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Learners low key leaders for B.C. education, arts



“I’m glad you made us smile,” said Joanna Learner, during a photo shoot for this article with husband Bob, recently at their home on Battle Creek’s far westside.

A native of San Antonio, Joanna’s parents died when she was young, and she recalls spending many of her own young years helping raise 3 brothers. 


She attended Texas Woman’s University in Denton, and met Bob, a native of Chicago, while teaching an evening ceramics class in San Antonio, while he was an Army medical corpsman at nearby Ft. Sam Houston.

Bob’s father was a medical doctor, and his family grew up in Illinois. Bob graduated from Beloit College in Wisconsin.

A quiet spoken but articulate man, Bob moved their family to Battle Creek in 1971, after seeing a professional magazine ad for an opening at Kingman Museum here.

 He would serve as the Executive Director of the Kingman Museum for 26 years.  

The Museum was owned and operated most of that time by the Battle Creek Public Schools, and It is hard to find many Battle Creek natives over 50 who do not remember elementary school trips to the Museum.

Joanna, with prior teaching experience, continued to create art in ceramics, metal, and as a painter.  She was director of the Battle Creek Art Center’s “Arts Go to School” program, director of academic enrichment for the Battle Creek Public Schools, and taught 7 years at Kellogg Community College, while also earning a master’s degree from Western Michigan University.

Both have long been equally engaged as champions and advocates for the arts and education over many years in Battle Creek.

Now in their early ’80s, the Learners have lived in the same delightful rambling little house for 48 years.  It is reached at the very end of a street that near parallels a bend in the Kalamazoo River.  The Learners have expanded the home over the years and built Joanna a working art studio.

A wooden deck wraps around their home, and a visitor can toss a stone from the deck down into the Kalamazoo River, the home nestles on a small rise so close to the water’s edge.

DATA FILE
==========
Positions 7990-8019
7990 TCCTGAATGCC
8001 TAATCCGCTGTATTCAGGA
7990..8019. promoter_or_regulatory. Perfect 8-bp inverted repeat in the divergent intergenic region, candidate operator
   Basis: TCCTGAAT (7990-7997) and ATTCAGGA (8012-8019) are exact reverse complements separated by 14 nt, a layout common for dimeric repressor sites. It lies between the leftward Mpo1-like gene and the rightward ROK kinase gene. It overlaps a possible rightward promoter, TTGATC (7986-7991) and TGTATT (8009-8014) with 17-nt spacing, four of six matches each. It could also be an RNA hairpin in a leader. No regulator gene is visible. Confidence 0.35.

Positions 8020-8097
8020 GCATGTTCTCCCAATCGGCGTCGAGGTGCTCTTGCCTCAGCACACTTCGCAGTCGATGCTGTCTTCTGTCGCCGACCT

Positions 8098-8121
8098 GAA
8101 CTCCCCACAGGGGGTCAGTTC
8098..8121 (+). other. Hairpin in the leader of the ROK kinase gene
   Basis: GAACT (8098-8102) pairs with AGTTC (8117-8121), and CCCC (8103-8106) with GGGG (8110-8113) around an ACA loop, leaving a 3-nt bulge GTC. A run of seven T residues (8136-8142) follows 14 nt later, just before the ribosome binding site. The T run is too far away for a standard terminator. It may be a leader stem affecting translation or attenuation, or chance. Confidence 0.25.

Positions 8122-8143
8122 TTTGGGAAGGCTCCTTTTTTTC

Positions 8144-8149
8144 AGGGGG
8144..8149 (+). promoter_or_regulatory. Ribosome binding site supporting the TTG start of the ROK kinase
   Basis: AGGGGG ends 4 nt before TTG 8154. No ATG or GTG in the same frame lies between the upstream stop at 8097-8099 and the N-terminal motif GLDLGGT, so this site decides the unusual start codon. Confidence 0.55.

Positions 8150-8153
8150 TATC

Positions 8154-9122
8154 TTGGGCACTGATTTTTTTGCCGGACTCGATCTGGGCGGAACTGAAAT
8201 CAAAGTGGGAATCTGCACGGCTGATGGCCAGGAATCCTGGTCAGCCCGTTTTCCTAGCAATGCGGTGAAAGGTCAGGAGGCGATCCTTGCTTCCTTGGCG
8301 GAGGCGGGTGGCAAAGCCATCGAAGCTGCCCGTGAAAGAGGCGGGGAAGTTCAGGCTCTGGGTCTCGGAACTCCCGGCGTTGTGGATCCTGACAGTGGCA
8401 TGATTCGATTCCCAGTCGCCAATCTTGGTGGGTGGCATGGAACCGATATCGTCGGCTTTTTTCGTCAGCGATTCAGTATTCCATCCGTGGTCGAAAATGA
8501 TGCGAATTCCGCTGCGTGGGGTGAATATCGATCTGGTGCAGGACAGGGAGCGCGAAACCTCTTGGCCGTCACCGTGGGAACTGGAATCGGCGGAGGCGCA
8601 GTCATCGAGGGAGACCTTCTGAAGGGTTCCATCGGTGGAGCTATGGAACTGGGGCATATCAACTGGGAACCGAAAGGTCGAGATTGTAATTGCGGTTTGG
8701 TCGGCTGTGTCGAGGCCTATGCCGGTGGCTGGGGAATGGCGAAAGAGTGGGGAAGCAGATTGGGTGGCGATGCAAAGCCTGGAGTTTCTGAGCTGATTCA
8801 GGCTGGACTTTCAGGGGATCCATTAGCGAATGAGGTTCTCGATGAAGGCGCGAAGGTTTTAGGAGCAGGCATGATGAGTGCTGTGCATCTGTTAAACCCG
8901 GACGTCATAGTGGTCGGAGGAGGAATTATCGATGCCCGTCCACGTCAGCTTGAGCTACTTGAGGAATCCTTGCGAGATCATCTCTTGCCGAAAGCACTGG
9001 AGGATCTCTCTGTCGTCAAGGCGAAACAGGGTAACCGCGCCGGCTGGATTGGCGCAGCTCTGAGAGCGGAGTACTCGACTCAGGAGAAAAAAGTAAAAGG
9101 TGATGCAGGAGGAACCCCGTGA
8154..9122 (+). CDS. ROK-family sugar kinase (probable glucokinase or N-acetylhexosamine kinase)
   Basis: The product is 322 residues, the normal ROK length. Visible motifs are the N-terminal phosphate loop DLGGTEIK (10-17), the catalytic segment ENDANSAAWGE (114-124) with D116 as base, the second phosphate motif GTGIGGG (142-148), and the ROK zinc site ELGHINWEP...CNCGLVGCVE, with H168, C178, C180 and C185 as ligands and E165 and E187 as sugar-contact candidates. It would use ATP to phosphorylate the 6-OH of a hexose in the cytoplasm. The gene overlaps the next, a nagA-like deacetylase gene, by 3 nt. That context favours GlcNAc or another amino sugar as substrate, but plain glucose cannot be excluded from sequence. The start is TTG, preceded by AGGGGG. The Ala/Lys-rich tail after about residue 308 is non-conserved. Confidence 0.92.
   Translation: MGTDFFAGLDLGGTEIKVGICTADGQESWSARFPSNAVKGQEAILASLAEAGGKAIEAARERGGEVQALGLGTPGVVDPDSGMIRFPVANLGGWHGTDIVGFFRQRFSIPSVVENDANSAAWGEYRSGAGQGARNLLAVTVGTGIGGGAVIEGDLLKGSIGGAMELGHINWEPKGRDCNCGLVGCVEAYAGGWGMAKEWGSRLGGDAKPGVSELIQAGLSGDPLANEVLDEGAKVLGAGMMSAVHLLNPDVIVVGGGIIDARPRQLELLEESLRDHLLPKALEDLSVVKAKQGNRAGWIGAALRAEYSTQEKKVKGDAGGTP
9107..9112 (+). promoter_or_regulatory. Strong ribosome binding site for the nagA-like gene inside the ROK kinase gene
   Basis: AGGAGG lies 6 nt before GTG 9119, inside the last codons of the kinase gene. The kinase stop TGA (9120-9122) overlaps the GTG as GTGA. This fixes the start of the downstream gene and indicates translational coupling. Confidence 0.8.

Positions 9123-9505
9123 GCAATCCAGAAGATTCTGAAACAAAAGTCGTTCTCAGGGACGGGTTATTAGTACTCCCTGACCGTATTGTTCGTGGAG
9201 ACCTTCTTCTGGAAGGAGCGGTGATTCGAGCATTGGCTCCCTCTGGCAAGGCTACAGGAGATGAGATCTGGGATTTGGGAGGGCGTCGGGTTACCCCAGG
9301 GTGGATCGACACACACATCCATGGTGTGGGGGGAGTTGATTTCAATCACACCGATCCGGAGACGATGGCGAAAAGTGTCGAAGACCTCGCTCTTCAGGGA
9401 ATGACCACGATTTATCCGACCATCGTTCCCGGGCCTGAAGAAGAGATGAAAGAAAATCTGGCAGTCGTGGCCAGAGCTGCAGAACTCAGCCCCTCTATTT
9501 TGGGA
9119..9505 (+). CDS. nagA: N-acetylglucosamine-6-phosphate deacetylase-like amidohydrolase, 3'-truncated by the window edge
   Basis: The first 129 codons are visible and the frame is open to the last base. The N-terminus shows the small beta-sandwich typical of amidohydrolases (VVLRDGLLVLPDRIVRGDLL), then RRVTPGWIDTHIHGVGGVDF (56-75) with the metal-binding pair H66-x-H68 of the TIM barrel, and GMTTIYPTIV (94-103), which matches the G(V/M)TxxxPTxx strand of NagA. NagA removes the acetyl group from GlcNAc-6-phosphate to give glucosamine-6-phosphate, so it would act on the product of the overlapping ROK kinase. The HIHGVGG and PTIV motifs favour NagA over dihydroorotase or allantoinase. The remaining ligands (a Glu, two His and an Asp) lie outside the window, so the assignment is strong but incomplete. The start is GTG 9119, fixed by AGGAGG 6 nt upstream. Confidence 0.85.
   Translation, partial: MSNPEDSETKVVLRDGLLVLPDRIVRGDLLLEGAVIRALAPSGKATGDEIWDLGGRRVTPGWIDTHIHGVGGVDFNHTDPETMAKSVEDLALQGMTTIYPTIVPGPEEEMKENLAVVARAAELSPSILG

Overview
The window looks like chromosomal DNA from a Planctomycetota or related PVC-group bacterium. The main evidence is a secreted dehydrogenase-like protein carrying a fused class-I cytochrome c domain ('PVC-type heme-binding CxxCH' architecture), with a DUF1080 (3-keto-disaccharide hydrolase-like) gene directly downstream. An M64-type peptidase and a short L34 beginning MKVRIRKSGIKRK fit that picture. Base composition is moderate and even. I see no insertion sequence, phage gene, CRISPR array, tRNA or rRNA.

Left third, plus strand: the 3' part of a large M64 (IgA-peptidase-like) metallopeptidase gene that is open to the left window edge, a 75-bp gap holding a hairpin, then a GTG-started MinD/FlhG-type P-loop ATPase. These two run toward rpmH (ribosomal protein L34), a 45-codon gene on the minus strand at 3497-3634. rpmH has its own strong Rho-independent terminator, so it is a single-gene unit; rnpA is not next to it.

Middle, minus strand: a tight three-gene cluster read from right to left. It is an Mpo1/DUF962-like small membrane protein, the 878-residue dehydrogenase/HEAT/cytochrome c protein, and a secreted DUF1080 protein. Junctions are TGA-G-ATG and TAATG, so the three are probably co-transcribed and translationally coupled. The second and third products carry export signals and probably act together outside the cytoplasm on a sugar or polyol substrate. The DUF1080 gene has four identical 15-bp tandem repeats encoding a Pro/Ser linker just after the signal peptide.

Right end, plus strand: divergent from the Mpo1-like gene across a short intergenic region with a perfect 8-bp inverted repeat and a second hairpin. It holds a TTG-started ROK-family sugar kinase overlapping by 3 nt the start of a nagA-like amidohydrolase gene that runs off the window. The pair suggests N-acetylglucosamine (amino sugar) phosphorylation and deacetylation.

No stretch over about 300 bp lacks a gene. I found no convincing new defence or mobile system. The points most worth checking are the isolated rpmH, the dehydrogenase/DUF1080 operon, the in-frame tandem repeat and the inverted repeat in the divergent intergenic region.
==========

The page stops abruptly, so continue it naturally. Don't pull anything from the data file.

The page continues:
Joanna takes pride in her sometimes-outspoken love and support of the arts and their importance relative to the education of children.BLwithEmilyPowell.Kingman.jpg

“I get that from my Mom,” she said. Her mother went to college when “that just wasn’t done.”  She graduated from Kansas State University, took 3 trips to Europe. “She inspired all of us. And so, I have never set limits on myself,” Joanna explained.  

Born in a cabin in Colorado, Johnna was to see her father die when she was just in the 4th grade. The cabin in Critchell, Colorado is still in her family.

One of Bob’s hobbies is writing songs about dinosaurs.  That’s right, dinosaurs.  And he has a book of his songs scheduled for publication in several months.

joanna'scottage.jpegHe takes pride in all the programs and exhibits, and educational opportunities provided at Kingman Museum during his many years; and is excited to see what innovations Eltine DeYoung, the Museum’s new Executive Director, will develop.

The basement of the Museum is full of natural science artifacts collected during many world travels by the Museum’s first director, Edward Brigham.  

“There’s a lot of potential there,” Bob observed, suggesting expanding the Museum’s physical size, and upgraded exhibits “could make it a very major educational and recreational draw for local and out of town visitors, much like what has been achieved by Binder Park Zoo.”

That just might happen.

The Learners are looking forward to next year, the Museum’s 150th Anniversary

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